the other hand, linoleic acid contents of kernel oils ranged between 21.43% (Sakıt-2 cv) and 35.67% (Aprikoz cv), As an be observed, the proportions of the most abundant fatty acids (oleic acid) of the kernel oils varied among different varieties. This proportion was also higher than that in other fruit seed oils; mahaleb (35,4%), cherry laurel (53,7%), peanut (56,27%), date pit (49,54%), walnut (13,8-33,0%) [18-21]. Palmitic acid is the main saturated component in all apricot cultivars. Palmitic acid is differed in the different apricot cultivars. Its percentage was found between 4,56% (Caona cv) and 6,03% (Aprikoz cv). The high concentration of linoleic acid in apricot kernel oils make these oils have high nutritional value as linoleic acid is one of the three essential fatty acids [11]. These results are in good agreement with in fatty acid composition for several Prunus kernels [1,3,15,17,20,22]. Matthaus and Özcan [17] determined from 43.9% to 78.5% oleic, from 9.7% to 37.0% linoleic and from 4.9% to 7.3% palmitic acids in some Prunus cultivars.

The ability of some unsaturated vegetable oils to reduce the serum cholesterol level may focus attention on the apricot kernel oil due to its high unsaturated oil content [1]. Our results are similar in fatty acid composition when compared to the values in the literature.

The mineral contents of apple kernels were determined by ICP-AES. The mineral compositions of kernels are summarized in Table 4. Mineral elements were found to vary widely depending on different apricot cultivar kernels. According to variance analyses, differences between apricot cultivars to Cu, K and Mg were found statistically important at p < 0,01 level. Also, differences of cultivars had important at the p < 0,05 on Zn element.

Ca, K, Mg, Na and P contents of all the apricot cultivar kernels were generally found very high. In addition, other minerals were determined very low. The levels of Ca of samples ranged between 1063.0 mg/Kg (Kabaaşı cv) and 2238.8 mg/Kg (Çekirge-52 cv), K contents were determined between 6206.5 mg/Kg (Caona cv) and 12715.9 mg/Kg (Aprikoz). While Mg contents are established between 1513.9 mg/Kg (Aprikoz cv) and 2115.9 mg/Kg (Çekirge-52 cv), P contents of kernels were found between 3177.0 mg/Kg (Soğancı cv) and 3762.9 mg/Kg (Hacıhaliloğlu cv). According to report of Femenia et al. [1], phosphorus, magnesium and calcium amounts ranged between 1100-1200 mg/100 gin apricot kernels. Also, the other essential elements; iron, manganese, copper, and zinc, account for 7-9,5 mg/100 g [1]. Average mineral contents of apricot varieties were found to be between 2.73-3.68% for Na, 1.06-2.94 ppm for P, 0.35-0.64 ppm for K, 0.08-0.11 ppm for Ca, 0.23-0.26 ppm for Mg, 10.7-74.9 ppm for Fe, 11.80-42.35 ppm for Zn, 0.73-1.46 ppm for Mn and 1.10-4.76 ppm for Cu [15].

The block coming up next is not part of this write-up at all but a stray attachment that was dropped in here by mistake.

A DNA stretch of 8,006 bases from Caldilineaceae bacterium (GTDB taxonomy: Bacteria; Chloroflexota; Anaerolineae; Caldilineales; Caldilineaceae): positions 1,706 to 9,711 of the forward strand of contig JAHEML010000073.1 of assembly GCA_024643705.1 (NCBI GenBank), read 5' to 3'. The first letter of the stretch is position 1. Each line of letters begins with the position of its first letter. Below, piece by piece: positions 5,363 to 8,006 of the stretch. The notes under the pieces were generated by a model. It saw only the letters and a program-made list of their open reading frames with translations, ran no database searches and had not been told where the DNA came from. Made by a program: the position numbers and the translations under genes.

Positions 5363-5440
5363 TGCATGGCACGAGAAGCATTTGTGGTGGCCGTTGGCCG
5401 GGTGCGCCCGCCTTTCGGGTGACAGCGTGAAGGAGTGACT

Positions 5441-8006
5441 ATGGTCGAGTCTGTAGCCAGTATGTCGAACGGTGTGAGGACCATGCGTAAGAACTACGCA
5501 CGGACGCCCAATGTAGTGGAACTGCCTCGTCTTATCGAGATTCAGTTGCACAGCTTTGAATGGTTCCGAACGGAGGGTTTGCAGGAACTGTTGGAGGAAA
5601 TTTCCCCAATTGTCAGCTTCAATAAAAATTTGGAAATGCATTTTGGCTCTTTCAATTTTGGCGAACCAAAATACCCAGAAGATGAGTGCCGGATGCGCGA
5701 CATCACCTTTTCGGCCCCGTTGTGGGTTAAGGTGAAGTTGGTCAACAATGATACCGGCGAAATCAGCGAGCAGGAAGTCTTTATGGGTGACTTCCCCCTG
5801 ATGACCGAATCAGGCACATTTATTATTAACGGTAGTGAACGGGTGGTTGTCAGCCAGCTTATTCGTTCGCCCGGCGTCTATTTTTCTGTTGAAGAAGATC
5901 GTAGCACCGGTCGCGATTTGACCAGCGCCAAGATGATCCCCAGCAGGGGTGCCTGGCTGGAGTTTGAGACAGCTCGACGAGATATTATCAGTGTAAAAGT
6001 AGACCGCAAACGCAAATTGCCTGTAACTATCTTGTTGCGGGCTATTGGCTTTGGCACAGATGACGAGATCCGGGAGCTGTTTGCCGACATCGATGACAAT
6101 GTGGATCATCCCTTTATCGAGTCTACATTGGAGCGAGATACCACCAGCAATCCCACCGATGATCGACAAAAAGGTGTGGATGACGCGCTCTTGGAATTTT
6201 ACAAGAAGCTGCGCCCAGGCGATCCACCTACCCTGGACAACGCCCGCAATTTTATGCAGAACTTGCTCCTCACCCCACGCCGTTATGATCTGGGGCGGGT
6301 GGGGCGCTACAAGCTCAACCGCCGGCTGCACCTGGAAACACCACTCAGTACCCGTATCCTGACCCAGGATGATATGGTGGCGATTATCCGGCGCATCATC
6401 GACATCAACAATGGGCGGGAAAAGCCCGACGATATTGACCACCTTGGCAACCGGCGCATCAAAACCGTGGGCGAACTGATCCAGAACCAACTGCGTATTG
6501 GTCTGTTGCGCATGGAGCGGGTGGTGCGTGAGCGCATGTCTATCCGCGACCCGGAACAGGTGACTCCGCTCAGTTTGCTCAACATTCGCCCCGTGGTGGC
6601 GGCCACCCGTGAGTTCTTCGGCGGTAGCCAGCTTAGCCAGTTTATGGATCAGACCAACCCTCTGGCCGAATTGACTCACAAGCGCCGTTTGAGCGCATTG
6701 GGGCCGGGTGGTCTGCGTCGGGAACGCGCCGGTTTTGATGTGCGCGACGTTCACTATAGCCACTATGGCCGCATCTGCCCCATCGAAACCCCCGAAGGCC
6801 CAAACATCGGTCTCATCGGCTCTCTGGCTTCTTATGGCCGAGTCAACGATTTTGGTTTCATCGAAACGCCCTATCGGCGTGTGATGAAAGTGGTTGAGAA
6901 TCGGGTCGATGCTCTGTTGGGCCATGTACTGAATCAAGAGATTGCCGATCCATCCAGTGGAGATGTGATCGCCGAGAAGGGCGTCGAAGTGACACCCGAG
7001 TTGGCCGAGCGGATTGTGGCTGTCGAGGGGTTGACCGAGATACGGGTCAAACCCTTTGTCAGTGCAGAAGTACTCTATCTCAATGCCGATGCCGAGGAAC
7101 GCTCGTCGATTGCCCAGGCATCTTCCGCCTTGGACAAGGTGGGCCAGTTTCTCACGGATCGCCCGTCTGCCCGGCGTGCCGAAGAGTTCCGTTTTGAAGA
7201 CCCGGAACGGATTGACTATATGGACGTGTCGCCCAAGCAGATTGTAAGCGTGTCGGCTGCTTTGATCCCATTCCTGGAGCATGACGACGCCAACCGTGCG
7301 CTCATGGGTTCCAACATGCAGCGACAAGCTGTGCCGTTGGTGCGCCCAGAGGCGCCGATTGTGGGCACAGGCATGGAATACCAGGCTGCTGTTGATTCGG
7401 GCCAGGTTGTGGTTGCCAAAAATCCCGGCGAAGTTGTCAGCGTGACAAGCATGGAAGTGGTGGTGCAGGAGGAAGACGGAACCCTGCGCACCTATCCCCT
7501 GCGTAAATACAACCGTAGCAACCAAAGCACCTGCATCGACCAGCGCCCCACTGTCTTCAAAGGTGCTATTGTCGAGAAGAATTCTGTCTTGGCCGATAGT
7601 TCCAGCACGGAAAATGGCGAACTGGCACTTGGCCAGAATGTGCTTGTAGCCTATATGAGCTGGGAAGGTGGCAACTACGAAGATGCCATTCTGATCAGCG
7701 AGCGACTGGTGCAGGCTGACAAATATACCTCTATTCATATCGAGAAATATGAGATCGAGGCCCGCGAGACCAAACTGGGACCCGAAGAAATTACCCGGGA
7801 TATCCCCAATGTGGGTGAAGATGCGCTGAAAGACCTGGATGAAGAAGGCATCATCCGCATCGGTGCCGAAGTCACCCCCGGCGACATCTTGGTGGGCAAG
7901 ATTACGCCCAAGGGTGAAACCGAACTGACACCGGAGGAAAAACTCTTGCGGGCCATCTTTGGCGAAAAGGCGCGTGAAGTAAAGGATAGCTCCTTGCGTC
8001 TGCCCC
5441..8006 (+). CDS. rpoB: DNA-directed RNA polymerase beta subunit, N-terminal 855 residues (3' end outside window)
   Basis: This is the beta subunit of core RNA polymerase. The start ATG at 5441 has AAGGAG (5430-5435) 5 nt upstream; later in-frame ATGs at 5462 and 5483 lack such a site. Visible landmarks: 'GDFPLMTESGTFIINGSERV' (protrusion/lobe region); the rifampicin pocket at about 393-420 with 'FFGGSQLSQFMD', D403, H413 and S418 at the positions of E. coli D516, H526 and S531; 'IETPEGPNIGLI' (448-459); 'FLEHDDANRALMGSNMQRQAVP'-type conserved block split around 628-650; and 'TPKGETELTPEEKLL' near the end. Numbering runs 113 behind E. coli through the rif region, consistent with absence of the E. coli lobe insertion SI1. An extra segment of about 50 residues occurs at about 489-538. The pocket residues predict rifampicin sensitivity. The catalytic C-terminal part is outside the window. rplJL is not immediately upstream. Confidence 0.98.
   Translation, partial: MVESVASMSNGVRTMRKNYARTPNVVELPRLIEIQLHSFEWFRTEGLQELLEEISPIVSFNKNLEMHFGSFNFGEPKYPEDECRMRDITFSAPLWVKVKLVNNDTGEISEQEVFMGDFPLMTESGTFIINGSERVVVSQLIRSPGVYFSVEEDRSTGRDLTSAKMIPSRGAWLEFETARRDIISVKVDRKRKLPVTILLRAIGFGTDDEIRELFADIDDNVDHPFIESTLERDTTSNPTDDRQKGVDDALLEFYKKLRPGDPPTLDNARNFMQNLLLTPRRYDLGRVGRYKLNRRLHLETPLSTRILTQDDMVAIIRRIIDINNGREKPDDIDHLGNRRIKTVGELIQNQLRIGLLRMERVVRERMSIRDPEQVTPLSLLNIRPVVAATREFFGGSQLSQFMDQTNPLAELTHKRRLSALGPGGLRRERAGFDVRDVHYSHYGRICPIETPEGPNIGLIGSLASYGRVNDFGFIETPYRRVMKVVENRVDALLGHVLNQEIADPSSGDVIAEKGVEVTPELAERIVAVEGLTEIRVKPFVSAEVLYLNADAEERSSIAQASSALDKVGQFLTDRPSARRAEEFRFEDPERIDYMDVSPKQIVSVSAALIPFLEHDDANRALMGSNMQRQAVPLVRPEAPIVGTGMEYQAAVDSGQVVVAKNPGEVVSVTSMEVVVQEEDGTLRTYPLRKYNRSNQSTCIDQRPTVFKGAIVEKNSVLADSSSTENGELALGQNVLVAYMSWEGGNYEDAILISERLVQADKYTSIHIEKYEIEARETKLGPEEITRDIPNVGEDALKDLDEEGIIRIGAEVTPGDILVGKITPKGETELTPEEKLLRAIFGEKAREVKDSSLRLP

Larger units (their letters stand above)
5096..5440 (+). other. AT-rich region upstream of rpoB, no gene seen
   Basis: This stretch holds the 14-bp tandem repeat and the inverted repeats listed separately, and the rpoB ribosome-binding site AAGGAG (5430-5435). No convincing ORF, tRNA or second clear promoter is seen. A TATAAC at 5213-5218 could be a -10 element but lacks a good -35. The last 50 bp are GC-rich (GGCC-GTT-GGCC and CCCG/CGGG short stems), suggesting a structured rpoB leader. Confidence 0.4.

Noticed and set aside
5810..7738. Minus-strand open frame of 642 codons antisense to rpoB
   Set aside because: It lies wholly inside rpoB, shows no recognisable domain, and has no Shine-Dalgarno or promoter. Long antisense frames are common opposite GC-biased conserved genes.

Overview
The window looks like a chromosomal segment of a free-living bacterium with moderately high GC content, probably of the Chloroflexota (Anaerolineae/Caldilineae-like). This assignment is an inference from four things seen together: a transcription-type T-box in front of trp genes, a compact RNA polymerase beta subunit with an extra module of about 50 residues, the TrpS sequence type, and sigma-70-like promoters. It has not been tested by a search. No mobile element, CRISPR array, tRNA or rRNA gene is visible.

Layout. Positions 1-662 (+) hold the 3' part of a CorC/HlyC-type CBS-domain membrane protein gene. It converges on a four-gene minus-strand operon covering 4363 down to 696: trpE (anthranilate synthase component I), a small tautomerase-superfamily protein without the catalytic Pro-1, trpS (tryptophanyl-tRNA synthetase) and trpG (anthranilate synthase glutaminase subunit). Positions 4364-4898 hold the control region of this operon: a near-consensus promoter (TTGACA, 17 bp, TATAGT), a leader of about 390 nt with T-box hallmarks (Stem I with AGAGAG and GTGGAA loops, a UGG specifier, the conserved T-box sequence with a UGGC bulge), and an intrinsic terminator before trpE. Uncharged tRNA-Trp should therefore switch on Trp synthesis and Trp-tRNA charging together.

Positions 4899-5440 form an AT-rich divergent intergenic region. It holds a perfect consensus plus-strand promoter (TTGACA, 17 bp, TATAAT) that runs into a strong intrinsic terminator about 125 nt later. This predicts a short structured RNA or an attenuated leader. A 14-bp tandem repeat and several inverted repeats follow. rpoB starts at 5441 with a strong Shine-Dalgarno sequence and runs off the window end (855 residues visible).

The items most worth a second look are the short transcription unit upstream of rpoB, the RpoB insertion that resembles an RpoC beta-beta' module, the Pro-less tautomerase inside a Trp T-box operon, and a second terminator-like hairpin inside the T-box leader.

These differencies of cultivars minerals may be due to growth conditions, varieties, genetic factors, harvesting time, soil properties, geographical variations and analytical procedures [23,24]. Calcium is the major component of bone and assists in teeth development [25]. Other elements

Table 4. Fatty acid composition of apricot kernel oils (%).

which may contribute to biological processes, but which have not been established as essential, are barium, cadmium [23]. The high quantity of potassium, phosphorus, magnesium, and calcium, together with the small proportion of sodium plus the content of the essential elements as iron, manganese, copper, and zinc and allows the apricot, as well as the almond, to be considered as an excellent source of bioelements [26].

4. Conclusions

The accurate quantification of these analyses has very important applications for the nutrition sciences, because fatty acids, protein, oil and mineral contents in particular seed have a very important effect on health. These results of the experiment presented have shown that apricot cultivars have some distinctive chemical and physical properties, fatty acid and mineral content profiles. Kernels in apricot varieties can be a good source oil due to their abundance in the kernels and their high oil content. Such utilization of apricot fruits processing wastes could provide extra income and at the same time help minimize a waste disposal problem. The mineral contents of apricot cultivar kernels collected from Malatya province of Turkey were established by ICP-AES. The contents of most minerals such as Ca, K, Mg and P are at adequate levels. Mineral elements were found to vary widely depending on different apricot kernels. Apricot kernels were found to be important sources of nutrients and essential elements. In addition, it is apparent that apricot kernels are good sources of micro-and macro minerals, and consumed as a food ingredient to provide the human nutrient.

5. Acknowledgements

This work was supported by Selçuk University Scientific Research Project (S.U.-BAP, Konya-Turkey).